The glamorizing aspect of the film comes when we see the kind of life that these two guys and their girlfriend live. They make the finest pot ever, they are drug dealers yet they live in these beautiful homes, have these cool cars, and share the hottest girlfriend, which by the way is another controversial aspect of the film, the depiction of a threesome. It doesn't really go too deeply into the whole threesome thing like the way Woody Allen's Vicky Cristina Barcelona (2008) did, but it does make a point to tell us that this kind of thing just doesn't work out. Bottom line though is that these guys are drug dealers, but they are depicted as the nicest drug dealers ever. They dress like surfers, and drive these expensive sports cars and what have you, but come on, these guys are supposed to be drug dealers! To me they just didn't look the part, they didn't convince me they were dealers. They came off as too nice for drug dealers. They looked more like surfer dudes who would be smoking the pot rather then making it and sell it. And here for me is where the film has a few faults.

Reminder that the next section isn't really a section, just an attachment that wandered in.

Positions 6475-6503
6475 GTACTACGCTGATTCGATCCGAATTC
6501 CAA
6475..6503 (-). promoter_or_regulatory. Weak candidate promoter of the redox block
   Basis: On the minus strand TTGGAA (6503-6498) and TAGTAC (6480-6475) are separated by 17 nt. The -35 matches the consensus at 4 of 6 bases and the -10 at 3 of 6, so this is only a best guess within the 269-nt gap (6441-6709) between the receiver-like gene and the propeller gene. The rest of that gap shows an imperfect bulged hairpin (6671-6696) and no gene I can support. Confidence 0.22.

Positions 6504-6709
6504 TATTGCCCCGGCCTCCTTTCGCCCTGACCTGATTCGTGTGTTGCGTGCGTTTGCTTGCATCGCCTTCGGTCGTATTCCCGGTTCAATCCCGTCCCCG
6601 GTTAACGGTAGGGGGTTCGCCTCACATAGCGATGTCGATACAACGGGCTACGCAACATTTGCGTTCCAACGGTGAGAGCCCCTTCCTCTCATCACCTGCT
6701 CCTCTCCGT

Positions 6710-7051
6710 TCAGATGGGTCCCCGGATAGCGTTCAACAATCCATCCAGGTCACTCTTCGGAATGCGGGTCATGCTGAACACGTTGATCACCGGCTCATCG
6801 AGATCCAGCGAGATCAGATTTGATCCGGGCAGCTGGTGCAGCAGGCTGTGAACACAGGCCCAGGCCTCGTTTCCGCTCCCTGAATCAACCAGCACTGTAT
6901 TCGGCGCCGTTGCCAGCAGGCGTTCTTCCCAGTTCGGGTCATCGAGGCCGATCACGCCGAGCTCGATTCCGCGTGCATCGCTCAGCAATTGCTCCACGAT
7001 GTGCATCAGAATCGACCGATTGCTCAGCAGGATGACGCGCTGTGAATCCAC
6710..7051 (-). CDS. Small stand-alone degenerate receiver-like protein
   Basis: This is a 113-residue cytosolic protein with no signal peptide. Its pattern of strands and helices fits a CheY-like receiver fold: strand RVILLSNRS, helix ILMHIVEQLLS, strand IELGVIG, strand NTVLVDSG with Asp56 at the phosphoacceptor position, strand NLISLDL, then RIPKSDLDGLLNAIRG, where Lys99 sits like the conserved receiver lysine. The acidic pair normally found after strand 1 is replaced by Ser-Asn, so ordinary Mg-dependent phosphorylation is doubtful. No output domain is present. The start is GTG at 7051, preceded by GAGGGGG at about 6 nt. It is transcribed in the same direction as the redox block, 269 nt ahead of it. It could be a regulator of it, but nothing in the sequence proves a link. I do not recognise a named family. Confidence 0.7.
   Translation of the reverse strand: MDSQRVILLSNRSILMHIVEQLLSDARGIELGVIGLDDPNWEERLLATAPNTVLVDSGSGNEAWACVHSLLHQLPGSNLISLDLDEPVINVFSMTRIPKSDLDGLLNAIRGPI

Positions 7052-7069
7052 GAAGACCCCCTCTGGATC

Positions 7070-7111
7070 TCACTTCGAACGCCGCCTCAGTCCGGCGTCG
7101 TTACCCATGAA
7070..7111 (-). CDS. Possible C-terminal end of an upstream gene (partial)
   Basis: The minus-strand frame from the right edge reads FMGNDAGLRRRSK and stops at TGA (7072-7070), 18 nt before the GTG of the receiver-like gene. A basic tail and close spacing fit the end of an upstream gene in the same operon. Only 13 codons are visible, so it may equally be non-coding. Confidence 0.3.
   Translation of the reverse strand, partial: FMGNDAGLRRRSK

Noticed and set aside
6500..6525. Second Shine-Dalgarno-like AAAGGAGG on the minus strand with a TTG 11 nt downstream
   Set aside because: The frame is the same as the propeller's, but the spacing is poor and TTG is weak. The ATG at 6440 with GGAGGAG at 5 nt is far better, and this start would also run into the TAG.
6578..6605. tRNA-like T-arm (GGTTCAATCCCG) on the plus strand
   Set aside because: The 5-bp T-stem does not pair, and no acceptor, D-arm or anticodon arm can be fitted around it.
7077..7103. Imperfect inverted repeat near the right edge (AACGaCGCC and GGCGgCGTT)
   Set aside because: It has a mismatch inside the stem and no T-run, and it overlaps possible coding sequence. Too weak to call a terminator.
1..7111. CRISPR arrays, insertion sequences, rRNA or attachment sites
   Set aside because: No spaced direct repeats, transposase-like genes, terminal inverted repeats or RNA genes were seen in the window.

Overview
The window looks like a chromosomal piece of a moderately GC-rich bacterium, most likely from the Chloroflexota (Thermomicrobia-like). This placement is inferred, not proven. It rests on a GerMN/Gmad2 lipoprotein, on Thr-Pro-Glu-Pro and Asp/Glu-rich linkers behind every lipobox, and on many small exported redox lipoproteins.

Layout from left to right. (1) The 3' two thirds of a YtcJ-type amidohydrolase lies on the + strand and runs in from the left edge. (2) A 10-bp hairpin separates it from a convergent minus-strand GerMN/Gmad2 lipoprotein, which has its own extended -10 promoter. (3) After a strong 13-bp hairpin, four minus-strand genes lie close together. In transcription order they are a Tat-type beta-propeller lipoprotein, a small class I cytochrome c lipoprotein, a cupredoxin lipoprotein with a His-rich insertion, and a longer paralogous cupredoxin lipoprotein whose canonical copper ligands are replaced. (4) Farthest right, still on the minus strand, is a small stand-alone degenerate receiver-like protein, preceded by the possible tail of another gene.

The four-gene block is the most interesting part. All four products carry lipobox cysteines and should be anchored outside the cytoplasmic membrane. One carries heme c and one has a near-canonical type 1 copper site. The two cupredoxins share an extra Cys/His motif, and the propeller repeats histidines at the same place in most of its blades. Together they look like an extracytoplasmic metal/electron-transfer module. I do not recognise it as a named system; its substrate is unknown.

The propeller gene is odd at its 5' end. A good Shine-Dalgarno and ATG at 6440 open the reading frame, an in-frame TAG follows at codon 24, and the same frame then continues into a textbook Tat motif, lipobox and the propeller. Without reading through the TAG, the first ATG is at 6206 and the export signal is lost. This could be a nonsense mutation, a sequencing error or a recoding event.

Stone's cinematic characters were never beatuftiful people, they were always caricatures of what humans are like. With emotions augmented and personafied. I'm thinking of James Wood's in Salvador (1986), Woody Harrelson and Juliette Lewis in Natural Born Killers (1994), not the best looking peole, but boy could they act the hell out of their characters. They had such intensity to them. His characters were always rough looking, ugly in a way, disturbed, and sometimes even cartoonish somehow. Take Tom Cruise for example -the sex symbol of his day- he starred in Born on the Fourth of July (1989), but even then, Stone turned Cruise into a demented freak in a wheel chair, with long hair and a mustachio, trying to screw Mexican whores with a limp dick. Point is, only recently did he start this thing about putting beautiful people in his films, this probably is at the request of Hollywood producers. Stone seems to be aware of this himself, because even though he's got young, good looking protagonists on his film, he places them in juxtaposition to,Benicio del Toro as the villain called 'Lado'. Now Benicio is the kind of character you'd expect to see in an Oliver Stone film, he fits the bill perfectly. Benicio is a fantastic actor, and in this film he even comes off as frightening and scary in his violent ways. The character of Lado gives us a small glimmer of what Stone's characters used to be like. Scary, ugly, dangerous, edgy kind of characters. I loved how Stone addresses the issue of beautiful protagonists by having 'Lado' make fun of Ben by telling him that he's "cute"; in this scene, Stone is making fun of the fact that he has these two Calvin Klein models as protagonists on his film.